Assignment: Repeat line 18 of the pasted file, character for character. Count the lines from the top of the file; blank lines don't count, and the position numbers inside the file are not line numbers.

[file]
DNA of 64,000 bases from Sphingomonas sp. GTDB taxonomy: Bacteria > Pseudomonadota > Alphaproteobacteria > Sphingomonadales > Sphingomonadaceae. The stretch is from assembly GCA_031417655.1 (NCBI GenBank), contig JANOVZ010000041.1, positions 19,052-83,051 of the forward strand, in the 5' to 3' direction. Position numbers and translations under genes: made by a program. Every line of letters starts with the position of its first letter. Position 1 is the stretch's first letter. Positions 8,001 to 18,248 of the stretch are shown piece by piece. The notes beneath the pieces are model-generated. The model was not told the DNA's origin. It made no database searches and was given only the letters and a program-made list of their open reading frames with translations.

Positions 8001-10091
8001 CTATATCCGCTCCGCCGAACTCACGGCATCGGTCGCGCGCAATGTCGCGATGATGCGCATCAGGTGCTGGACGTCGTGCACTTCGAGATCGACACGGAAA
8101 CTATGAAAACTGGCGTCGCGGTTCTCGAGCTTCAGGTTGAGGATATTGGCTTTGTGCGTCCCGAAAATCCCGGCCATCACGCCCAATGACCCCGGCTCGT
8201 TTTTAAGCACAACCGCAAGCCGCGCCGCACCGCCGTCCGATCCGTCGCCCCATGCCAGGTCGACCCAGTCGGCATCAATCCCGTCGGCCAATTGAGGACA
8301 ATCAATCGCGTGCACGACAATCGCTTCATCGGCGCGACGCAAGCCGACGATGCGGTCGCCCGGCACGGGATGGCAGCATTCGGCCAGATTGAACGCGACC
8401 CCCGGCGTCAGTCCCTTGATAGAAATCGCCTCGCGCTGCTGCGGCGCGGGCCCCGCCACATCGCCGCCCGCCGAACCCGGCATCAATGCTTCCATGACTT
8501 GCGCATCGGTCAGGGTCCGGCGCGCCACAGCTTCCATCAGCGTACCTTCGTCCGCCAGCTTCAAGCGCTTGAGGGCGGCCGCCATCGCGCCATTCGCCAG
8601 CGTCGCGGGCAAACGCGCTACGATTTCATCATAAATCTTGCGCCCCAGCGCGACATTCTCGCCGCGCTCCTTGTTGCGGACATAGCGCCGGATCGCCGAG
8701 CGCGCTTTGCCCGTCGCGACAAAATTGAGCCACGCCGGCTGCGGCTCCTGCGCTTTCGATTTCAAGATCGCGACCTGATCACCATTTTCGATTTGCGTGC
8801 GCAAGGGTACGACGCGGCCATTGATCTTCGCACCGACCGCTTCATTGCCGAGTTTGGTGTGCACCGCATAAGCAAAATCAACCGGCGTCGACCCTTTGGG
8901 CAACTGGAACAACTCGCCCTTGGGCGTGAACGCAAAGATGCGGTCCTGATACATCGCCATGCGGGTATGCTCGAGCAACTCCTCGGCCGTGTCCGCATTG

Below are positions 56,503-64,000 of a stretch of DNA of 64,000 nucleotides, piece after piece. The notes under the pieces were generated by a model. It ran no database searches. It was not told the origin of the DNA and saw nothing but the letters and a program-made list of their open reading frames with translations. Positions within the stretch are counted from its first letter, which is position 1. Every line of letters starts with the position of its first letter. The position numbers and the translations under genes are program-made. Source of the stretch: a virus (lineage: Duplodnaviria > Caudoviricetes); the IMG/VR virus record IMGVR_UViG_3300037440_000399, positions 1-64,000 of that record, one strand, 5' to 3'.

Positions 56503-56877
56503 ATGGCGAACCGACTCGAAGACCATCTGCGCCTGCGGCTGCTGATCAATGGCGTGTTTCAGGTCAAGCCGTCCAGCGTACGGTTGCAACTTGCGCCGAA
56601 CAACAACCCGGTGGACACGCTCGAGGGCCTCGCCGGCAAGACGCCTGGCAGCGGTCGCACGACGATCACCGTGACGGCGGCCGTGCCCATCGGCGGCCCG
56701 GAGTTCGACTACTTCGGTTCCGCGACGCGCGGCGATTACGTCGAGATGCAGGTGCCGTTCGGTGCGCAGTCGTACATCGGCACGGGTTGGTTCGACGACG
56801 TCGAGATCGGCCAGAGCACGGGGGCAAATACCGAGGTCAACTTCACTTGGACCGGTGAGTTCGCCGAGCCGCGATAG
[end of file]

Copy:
56801 TCGAGATCGGCCAGAGCACGGGGGCAAATACCGAGGTCAACTTCACTTGGACCGGTGAGTTCGCCGAGCCGCGATAG